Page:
These texts provide a keen insight into the science of sexuality from its emergence in the late 19th century to the second world war. Sexology Uncensored provides extracts from key primary sources, while Sexology in Culture analyses the ramifications and influence of sexological writing. The texts can stand alone, but function much better in tandem. The reader gets a rich flavour of source material alongside incisive critical analysis; a productive combination for student, academic and general reader.
Sexology Uncensored is organised thematically into eight sections. Each is prefaced by a concise introduction with background information on the writers, texts and historical context. The editors do not try to provide exhaustive coverage but gather a range of writing from the mountain of sexological work. The result is usefully complicating, showing sexology as a field rife with internal contradictions.
The collection includes not just male sexologists such as Henry Havelock Ellis but also a number of female commentators. There are pieces by the novelist Olive Schreiner and the pioneer of birth control and sex advice, Marie Stopes.
Sexology Uncensored reveals the tension between theories of sexuality and individual experience. Miss B, one of Ellis's case studies in Sexual Inversion (1897), notes: "I thought that the ultimate explanation might be that there were men's minds in women's bodies, but I was more concerned in finding a way of life than in asking riddles without answers."
The limitations of Sexology Uncensored surface only when reading the companion text. The frequency with which the romantic socialist Edward Carpenter is discussed in Sexology in Culture makes the brief extract in Sexology Uncensored seem inadequate. Also, despite Darwin's importance to the field, there is no extract from his work.
The 13 chapters of Sexology in Culture are organised thematically but in loose chronological order, broadly indicating changing preoccupations over the period covered.
The collection considers sexology's intersection with other areas of debate. Carolyn Burdett examines the relations between eugenics and feminism, and Siobhan Somerville explores the ideologies of race underlying Ellis's work. A recurring theme of the collection is the diversity of sexological debate and its capacity to serve a range of ideological positions.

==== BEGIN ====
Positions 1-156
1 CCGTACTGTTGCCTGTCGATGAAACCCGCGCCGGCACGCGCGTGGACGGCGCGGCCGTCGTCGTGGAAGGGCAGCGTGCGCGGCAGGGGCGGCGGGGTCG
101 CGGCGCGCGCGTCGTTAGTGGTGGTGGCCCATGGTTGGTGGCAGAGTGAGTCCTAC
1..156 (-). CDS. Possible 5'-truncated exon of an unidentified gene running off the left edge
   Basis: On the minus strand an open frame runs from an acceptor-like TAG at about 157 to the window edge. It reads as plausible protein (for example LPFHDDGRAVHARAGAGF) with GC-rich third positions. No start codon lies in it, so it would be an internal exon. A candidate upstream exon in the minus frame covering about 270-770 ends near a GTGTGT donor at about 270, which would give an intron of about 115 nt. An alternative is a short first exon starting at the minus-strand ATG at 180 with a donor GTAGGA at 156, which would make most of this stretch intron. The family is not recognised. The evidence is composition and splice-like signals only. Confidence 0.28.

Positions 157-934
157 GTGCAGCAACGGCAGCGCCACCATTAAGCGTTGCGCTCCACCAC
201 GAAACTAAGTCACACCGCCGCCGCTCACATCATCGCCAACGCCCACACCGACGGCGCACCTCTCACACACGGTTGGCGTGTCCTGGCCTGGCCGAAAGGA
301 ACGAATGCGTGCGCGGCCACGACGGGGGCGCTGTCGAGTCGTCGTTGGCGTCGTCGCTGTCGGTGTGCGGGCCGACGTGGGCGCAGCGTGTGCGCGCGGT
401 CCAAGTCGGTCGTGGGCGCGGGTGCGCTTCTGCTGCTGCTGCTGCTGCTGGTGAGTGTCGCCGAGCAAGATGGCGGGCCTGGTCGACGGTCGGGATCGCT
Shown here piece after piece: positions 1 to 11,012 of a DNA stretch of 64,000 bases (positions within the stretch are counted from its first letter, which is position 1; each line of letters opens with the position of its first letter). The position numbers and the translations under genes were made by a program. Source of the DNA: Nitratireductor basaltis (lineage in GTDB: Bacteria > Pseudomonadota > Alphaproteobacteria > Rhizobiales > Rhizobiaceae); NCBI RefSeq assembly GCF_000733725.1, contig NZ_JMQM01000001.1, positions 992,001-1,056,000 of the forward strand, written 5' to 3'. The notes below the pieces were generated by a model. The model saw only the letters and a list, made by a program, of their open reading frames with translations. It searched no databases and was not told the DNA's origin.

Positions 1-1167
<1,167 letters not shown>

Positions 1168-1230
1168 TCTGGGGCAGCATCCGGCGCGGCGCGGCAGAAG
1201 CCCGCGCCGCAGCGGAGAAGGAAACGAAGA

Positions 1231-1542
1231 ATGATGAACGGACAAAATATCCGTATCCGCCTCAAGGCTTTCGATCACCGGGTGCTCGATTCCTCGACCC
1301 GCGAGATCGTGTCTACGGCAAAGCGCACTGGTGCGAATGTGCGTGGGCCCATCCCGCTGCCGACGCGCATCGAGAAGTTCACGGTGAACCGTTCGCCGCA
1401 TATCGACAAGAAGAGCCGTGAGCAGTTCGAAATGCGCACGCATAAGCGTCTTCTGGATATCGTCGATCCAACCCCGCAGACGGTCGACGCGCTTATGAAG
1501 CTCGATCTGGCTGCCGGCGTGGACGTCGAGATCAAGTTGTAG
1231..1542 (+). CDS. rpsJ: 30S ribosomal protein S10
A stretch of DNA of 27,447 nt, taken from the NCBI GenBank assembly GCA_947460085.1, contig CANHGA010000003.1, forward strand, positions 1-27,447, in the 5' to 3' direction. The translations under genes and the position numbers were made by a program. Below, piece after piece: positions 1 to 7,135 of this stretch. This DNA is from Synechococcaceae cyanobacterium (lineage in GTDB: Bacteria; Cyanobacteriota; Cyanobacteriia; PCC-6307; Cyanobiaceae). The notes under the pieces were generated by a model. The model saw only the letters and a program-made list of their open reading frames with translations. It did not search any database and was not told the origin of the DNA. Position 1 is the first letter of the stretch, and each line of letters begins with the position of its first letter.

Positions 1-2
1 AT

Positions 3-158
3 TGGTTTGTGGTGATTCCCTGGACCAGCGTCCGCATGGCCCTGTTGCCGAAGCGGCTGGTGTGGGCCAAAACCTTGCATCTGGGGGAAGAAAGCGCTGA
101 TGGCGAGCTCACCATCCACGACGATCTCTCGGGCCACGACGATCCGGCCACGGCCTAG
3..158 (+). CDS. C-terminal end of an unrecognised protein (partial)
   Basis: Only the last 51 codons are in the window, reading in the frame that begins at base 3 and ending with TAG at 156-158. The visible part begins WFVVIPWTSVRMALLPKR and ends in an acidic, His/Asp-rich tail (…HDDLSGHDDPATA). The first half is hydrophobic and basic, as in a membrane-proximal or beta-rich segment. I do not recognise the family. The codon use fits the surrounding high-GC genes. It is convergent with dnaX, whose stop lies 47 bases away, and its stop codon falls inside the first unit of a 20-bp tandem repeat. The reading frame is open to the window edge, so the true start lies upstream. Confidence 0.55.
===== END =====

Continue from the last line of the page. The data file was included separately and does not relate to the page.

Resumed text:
Other chapters give a strong sense of sexology's effect on individuals and of the complex legacy of these theories of sexuality. Joseph Bristow contributes a compelling account of the collaboration between Ellis and John Addington Symonds on Sexual Inversion . It shows how Symonds (a homosexual) found his implicit critique of sexology undermined and sidelined. Chris Waters observes the significance of sexological categorisations for many lesbians and homosexual men in the interwar years.
The collection is tightly edited and indexed, and the pieces provide a useful diversity in perspective and approach. Again, however, the main deficiency is of omission: there is, for example, no consideration of the dynamic between sexology and class.
Since the broad brush-strokes of Michel Foucault's groundbreaking History of Sexuality (1976), there has been a continuing project to provide a more nuanced account of the genesis of 20th-century understandings of sex and sexuality. Sexology Uncensored and Sexology in Culture engage critically with this project while also providing new material for a debate that will run and run.
Matt Cook teaches English at Queen Mary and Westfield College, University of London, and is administrative editor, History Workshop Journal.
Sexology in Culture: Labelling Bodies and Desires
Editor - Lucy Bland and Laura Doan
ISBN - 0 7456 1982 7and 1983 5
Publisher - Polity
Price - £45.00 and £13.95
Pages - 240